ATHENS – Another worried voice has been added to a small chorus that Greece may face a third wave of COVID-19 after the Christmas period ends, after other predictions rolling lockdowns may continue into the spring of 2021.
Matina Pagoni, President of the Athens and Piraeus hospital doctors’ association (EINAP) told SKAI radio it could be even worse than the second wave that even a second lockdown hasn't been able to control, cases and deaths spiraling and hospital Intensive Care Units (ICU's) overwhelmed.
“We are dealing with a big number of cases and more than 3,000 have been hospitalized, while the numbers of intubated patients and casualties are constantly rising,” Pagoni said, referring to the daily count.
“The third wave will come after Christmas and it could be even more difficult, and we are still arguing about why people should not celebrate Christmas Eve together,” she said.
That was in reference to people who wouldn't wear masks or stay a safe social distance or went out partying, causing the Coronavirus to spread out of control and bring a second closure of non-essential businesses.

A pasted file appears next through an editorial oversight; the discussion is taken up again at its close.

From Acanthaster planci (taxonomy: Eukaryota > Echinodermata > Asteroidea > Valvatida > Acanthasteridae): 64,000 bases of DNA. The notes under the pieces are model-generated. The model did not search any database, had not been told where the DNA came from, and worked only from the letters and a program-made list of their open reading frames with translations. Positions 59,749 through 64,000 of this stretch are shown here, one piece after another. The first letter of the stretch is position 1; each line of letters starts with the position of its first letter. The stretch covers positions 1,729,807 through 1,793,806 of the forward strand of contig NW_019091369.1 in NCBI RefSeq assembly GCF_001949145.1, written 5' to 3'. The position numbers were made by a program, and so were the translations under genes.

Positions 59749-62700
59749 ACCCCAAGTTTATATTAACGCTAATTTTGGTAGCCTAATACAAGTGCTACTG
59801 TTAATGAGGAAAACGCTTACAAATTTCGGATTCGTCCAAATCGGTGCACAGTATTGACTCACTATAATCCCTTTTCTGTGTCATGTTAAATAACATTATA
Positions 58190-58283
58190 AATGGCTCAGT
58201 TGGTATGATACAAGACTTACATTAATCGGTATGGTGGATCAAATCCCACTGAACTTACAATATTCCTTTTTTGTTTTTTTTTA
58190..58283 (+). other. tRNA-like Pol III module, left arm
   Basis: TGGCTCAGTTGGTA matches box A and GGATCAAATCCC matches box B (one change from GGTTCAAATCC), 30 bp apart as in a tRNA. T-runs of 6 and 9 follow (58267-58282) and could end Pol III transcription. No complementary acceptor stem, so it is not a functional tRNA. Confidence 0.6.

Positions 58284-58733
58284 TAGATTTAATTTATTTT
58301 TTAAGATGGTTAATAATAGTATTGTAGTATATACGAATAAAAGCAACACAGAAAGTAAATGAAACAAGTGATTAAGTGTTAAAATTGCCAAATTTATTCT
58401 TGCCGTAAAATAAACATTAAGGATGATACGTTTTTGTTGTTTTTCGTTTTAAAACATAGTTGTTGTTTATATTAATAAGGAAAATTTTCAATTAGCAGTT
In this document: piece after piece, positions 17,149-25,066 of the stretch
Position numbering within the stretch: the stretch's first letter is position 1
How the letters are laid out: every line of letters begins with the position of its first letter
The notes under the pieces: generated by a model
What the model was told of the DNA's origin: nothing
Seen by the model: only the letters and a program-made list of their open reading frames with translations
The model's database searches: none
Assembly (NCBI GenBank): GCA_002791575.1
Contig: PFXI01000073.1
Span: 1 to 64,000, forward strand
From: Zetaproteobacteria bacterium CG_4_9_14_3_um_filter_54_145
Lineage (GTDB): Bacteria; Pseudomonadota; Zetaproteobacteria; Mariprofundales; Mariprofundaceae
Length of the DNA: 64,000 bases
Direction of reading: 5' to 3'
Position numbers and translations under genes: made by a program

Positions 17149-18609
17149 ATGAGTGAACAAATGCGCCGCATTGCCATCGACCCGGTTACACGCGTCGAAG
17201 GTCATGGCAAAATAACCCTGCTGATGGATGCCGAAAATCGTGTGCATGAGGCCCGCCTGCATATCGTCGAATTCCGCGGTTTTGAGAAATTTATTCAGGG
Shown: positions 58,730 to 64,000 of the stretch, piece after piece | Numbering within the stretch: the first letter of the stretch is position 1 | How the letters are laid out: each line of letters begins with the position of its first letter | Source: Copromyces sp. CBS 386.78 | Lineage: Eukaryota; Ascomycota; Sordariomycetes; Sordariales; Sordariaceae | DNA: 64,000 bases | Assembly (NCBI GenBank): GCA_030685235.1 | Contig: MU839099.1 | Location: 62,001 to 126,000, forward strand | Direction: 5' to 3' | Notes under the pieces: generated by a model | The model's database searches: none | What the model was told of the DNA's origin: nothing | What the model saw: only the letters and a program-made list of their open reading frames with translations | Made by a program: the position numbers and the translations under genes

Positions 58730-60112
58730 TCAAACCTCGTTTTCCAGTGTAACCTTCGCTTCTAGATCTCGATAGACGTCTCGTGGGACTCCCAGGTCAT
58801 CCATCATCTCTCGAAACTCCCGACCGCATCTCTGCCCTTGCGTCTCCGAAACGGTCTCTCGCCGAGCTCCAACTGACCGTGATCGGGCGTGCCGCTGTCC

Her comments came after Nikos Kapravelos, head of ICU's at the Papanikolaou hospital in Thessaloniki told SKAI TV that, “The situation is desperate, the ICUs are full,” as Development and Investments Minister Adonis Georgiadis visited.
“When Mr. Georgiadis opens up the economy, because you can't do anything else, we won't stop breathing, I'm afraid that the next wave (of the pandemic) will come in January or February,” he said.
“All ages are now stricken (by the virus),” Kapravelos added, the average of those infected falling fast after young people especially ignored health protocols and kept partying and going to nightclubs that the government allowed to stay open.
Prime Minister and New Democracy leader Kyriakos Mitsotakis admitted he was too slow in imposing the second lockdown – finally doing so after Thessaloniki was overtaken by the rampaging virus.
He had been trying to balance saving lives against preventing a crash of the economy that was already teetering after a first lockdown that began in March and lasted 10 weeks closed many businesses and left others on the edge.